Inexpensive alternative

The energy consumption is relatively okay, a standard tube requires around 20-30 watts. However, the energy efficiency of LED lamps is particularly good. This advantage seems to be the most noticeable at first. However, the aforementioned point is more of the reason why LEDs are cheaper than fluorescent tubes: Although the acquisition costs are significantly higher, the investment pays off after about three years, because both the lower energy costs (approx. 50-70% less compared to “old “Lamps) as well as the elimination of re-purchase costs lead to savings.

Differences in quality

The LED market is growing extremely quickly, and the range of quality differences cannot be greater. A “religion” of its own has already formed about which LEDs are best, how many lumens can be applied to which surface, which cooling effect is more efficient and which color components ultimately matter that the living beings that are later cared for get enough light energy.

Advantages of LEDs “self-made”

The Internet is now full of DIY instructions that describe how to build entire lighting units yourself. The in-house designs, however, require a great deal of investment of time, because all parts have to be procured individually after a prior calculation of the required electrical construction and a certain amount of skill and knowledge is required for the assembly – rather than something for real hobbyists.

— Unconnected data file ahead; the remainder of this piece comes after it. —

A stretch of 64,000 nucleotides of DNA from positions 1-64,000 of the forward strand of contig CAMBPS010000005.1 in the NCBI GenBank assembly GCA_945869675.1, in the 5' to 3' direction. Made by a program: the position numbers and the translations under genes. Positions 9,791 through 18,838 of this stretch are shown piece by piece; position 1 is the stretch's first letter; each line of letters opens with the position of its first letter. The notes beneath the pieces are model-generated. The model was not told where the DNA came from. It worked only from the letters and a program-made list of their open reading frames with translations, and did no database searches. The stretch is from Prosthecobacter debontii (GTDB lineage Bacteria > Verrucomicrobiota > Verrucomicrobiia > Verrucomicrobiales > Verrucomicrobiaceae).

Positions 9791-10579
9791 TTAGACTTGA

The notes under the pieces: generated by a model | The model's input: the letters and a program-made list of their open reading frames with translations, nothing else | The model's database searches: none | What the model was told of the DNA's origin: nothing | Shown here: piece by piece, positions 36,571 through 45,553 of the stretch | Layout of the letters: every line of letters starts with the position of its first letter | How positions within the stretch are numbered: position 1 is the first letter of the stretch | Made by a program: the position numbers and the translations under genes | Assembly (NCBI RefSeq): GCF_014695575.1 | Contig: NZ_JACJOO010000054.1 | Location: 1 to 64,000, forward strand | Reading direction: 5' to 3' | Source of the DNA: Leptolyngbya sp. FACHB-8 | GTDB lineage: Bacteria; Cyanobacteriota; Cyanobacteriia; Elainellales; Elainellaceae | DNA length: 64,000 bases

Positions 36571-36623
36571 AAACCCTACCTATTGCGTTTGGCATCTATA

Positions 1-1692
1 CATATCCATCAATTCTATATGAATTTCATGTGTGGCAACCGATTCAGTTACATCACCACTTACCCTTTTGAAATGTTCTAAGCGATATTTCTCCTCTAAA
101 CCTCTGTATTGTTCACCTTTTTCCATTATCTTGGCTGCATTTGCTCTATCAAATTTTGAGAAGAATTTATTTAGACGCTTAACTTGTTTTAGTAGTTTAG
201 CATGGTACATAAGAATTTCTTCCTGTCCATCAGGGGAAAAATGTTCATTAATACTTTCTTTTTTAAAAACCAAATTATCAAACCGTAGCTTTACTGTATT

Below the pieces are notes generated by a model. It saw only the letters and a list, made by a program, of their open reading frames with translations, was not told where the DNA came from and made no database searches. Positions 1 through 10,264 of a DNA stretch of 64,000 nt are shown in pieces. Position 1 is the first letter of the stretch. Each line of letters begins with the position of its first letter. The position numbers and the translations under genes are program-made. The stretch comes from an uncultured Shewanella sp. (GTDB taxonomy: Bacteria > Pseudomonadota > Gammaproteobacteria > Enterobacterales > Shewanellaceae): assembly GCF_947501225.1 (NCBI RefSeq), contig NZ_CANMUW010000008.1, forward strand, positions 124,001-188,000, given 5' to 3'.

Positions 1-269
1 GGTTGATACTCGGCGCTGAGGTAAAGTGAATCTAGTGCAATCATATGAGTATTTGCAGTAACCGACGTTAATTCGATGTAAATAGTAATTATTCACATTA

A look into the future

Some manufacturers target customers who simply want to replace their old tubes with LEDs. The solution can be very simple: Unscrew the tubes and replace them with LED tubes. The other variant is to completely remove the previous light bar including tubes and install a lamp system that is reminiscent of futuristic mini spaceships and is mounted using brackets and hanging ropes. Controls are possible that transfer the current light values ​​of the luminaire to smartphones and allow individual simulations, entirely according to the wishes of the user and, of course, tailored to the needs of the animals and plants for which the entire effort is made. This trend will continue until all light sources that rely on the glow or glow of gases or wires are a thing of the past.

Positive trend

From the initial skepticism, a positive trend has developed and the advantages of LEDs are obvious: stronger, more efficient, cheaper! So if you have to change tubes in the near future, it’s time to jump on the speedy train and trust the clear and precise light from light-emitting diodes.

Mary Allen

Written by Mary Allen

Hello, I'm Mary! I've cared for many pet species including dogs, cats, guinea pigs, fish, and bearded dragons. I also have ten pets of my own currently. I've written many topics in this space including how-tos, informational articles, care guides, breed guides, and more.